Bishops of Winchester

(From 984 to 1632)

The diocese of Winchester is one of the oldest and most important in England. During the middle ages it was one of the wealthiest English sees, and its bishops have included a number of politically prominent Englishmen.

In addition to those listed below, Saint Swithun was Bishop during the 9th century.




Year of
appointment and termination
Aelfheah II   984-1006
Cenwulf   1006
Aethelwold II   1006-1012
Aelfsige II   1012-1032
Aelfwine   1032-1047
Stigand   1047-1070
Walkelin   1070-1098
William Giffard   1100-1129
Henry of Blois   1129-1171
Richard of Ilchester   1173-1188
Godfrey de Lucy   1189-1204
Peter des Roches   1205-1238
William Raleigh   1240-1250
Aymer de Valence   1250-1260
John Gervais    1262-1268
Nicholas of Ely   1268-1280
John of Pontoise   1282-1304
Henry Woodlock    1305-1316
John Sandale   1316-1319
Rigaud of Assier    1319-1323
John de Stratford    1323-1333
Adam Orleton   1333-1345
William Edendon   1345-1366
William of Wykeham   1366-1404
Henry Beaufort   1404-1447
William Waynflete a student in Wykeham's colleges at Winchester and Oxford, was first master of Winchester College, then made provost of Eton in 1443, and in 1447 succeeded Beaufort in the bishopric of Winchester. From 1449 to 1459, like his predecessor, he held the chancellor's seal, and during the Wars of the Roses was a firm adherent of Henry VI. His death took place in 1486. He founded Magdalen College, Oxford, and possibly influenced Henry in his endowment of King's College, Cambridge, and Eton. Waynfleete appears to have been a man of great piety and learning, and, as Milman observes, his actions, in advancing non-monastic institutions, reveal a sagacious fore-knowledge of the coming changes in the temporal power of the church, and were planned to maintain its supremacy in ways better adapted to the new spirit which soon after his death caused the downfall of the religios houses 1447-1486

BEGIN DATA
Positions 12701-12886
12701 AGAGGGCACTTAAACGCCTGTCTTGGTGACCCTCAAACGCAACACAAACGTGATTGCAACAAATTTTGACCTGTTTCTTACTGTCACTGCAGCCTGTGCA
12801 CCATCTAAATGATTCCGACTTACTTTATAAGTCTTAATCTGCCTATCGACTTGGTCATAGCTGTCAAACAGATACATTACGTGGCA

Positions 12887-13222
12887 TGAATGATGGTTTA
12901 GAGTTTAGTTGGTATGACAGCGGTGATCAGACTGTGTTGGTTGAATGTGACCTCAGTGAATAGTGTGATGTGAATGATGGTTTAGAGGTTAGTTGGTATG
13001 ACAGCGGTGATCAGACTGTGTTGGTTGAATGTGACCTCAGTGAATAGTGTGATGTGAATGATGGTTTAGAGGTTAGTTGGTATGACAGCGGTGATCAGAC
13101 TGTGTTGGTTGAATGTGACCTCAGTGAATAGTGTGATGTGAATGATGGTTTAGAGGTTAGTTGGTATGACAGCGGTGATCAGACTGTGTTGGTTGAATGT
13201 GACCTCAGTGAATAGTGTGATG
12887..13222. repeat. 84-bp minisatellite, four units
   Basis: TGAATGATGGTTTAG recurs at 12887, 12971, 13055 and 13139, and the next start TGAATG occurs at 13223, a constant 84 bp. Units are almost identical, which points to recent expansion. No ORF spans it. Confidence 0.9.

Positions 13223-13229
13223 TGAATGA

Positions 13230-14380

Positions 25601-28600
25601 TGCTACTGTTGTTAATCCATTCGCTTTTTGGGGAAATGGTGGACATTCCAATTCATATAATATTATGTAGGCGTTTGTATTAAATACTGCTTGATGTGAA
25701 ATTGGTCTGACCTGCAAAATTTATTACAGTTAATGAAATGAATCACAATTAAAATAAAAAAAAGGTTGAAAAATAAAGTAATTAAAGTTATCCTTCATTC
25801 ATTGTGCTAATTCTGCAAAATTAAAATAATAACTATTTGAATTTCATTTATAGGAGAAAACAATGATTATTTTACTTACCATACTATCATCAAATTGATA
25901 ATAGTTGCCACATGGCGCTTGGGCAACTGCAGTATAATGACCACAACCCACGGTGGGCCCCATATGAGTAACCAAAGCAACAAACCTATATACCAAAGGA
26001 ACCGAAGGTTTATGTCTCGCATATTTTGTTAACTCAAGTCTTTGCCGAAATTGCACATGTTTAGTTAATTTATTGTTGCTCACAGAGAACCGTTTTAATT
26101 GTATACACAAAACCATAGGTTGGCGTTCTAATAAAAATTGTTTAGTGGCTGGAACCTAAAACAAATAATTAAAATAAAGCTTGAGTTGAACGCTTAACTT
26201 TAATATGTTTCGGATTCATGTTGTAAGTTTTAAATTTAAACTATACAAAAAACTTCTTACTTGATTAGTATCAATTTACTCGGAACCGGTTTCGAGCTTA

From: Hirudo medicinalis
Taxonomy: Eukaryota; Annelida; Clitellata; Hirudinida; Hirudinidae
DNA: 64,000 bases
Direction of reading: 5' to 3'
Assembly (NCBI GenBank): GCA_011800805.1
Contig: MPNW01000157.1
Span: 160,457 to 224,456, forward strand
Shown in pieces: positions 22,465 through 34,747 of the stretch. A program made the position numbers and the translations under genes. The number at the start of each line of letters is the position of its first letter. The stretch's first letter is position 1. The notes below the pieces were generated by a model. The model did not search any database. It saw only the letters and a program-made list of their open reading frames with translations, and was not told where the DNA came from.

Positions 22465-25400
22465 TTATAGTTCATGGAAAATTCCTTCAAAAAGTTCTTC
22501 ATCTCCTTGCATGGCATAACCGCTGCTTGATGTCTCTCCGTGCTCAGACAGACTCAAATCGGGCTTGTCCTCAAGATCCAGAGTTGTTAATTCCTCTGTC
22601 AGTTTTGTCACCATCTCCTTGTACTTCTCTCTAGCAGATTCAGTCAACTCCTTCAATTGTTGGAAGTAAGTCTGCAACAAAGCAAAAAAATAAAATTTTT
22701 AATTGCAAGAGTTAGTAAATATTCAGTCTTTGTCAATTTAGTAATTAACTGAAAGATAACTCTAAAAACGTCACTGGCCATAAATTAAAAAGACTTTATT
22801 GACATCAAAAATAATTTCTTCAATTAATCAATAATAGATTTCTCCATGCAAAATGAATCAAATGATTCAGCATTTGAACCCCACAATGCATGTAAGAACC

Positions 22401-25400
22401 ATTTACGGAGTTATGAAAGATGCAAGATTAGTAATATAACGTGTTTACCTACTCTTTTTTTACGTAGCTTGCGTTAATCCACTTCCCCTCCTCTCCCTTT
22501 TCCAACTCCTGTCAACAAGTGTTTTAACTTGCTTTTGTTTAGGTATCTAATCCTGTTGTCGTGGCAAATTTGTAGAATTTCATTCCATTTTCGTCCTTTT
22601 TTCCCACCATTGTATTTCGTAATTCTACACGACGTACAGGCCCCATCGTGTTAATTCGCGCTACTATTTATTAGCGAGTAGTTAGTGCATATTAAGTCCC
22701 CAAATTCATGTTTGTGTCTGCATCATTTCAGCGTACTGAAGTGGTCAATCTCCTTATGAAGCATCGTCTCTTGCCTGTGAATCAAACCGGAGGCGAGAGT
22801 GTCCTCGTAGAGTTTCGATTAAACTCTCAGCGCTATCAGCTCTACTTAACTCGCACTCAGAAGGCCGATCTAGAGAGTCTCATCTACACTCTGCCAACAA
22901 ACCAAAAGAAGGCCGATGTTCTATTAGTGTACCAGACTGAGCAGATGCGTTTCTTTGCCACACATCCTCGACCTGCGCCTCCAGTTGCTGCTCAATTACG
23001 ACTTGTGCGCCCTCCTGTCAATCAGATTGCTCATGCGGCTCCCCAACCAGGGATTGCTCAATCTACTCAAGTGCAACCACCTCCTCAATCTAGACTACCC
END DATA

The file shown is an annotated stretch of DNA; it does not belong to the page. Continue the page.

Peter Courtenay   1487-1492
Thomas Langton   1493-1501
Richard Fox   1501-1528
Thomas Wolsey   1529-1530
Stephen Gardiner deprived of title 1531-1551
John Ponet once Cranmer's chaplain, held his see. As the author of "On Politique Power" (1558), where he pleads that "it is lawful to kill a tyrant," and uses some very immoderate language, Poynet may be remembered, but as an ecclesiastic he has left only a discreditable record in his short term of office. He died in 1556 in Germany, whither he had retired on the Roman Catholic revival 1551-1553
Stephen Gardiner restored to title 1553-1555
John White deprived of title 1556-1559
Robert Horne    1560-1580
John Watson formerly a Doctor of Medicine, only held the see for three years 1580-1584
Thomas Cooper   1584-1594
William Wickham   1594-1595
William Day   1595-1596
Thomas Bilson   1597-1616
James Montague   1616-1618
Lancelot Andrews   1618-1626
Richard Neile   1627-1632
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